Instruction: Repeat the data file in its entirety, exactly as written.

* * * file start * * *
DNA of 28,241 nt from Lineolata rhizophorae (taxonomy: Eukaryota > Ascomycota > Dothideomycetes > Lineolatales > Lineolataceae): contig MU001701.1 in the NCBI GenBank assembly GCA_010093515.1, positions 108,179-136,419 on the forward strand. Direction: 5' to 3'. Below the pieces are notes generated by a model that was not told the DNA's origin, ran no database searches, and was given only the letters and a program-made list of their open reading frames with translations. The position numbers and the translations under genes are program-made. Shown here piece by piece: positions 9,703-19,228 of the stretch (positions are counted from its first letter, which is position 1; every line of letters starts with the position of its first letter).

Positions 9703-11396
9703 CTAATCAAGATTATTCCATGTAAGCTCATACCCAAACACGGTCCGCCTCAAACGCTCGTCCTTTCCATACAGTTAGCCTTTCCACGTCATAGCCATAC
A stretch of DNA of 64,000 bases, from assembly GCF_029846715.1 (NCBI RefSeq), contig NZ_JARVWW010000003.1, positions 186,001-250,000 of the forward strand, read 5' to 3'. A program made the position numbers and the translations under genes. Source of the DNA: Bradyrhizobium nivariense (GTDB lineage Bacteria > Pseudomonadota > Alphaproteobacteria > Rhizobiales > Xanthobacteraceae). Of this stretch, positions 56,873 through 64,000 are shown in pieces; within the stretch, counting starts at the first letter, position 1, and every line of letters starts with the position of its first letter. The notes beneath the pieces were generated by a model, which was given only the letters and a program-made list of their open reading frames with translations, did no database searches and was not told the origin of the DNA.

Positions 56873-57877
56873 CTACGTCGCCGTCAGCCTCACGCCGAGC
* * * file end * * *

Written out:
DNA of 28,241 nt from Lineolata rhizophorae (taxonomy: Eukaryota > Ascomycota > Dothideomycetes > Lineolatales > Lineolataceae): contig MU001701.1 in the NCBI GenBank assembly GCA_010093515.1, positions 108,179-136,419 on the forward strand. Direction: 5' to 3'. Below the pieces are notes generated by a model that was not told the DNA's origin, ran no database searches, and was given only the letters and a program-made list of their open reading frames with translations. The position numbers and the translations under genes are program-made. Shown here piece by piece: positions 9,703-19,228 of the stretch (positions are counted from its first letter, which is position 1; every line of letters starts with the position of its first letter).

Positions 9703-11396
9703 CTAATCAAGATTATTCCATGTAAGCTCATACCCAAACACGGTCCGCCTCAAACGCTCGTCCTTTCCATACAGTTAGCCTTTCCACGTCATAGCCATAC
A stretch of DNA of 64,000 bases, from assembly GCF_029846715.1 (NCBI RefSeq), contig NZ_JARVWW010000003.1, positions 186,001-250,000 of the forward strand, read 5' to 3'. A program made the position numbers and the translations under genes. Source of the DNA: Bradyrhizobium nivariense (GTDB lineage Bacteria > Pseudomonadota > Alphaproteobacteria > Rhizobiales > Xanthobacteraceae). Of this stretch, positions 56,873 through 64,000 are shown in pieces; within the stretch, counting starts at the first letter, position 1, and every line of letters starts with the position of its first letter. The notes beneath the pieces were generated by a model, which was given only the letters and a program-made list of their open reading frames with translations, did no database searches and was not told the origin of the DNA.

Positions 56873-57877
56873 CTACGTCGCCGTCAGCCTCACGCCGAGC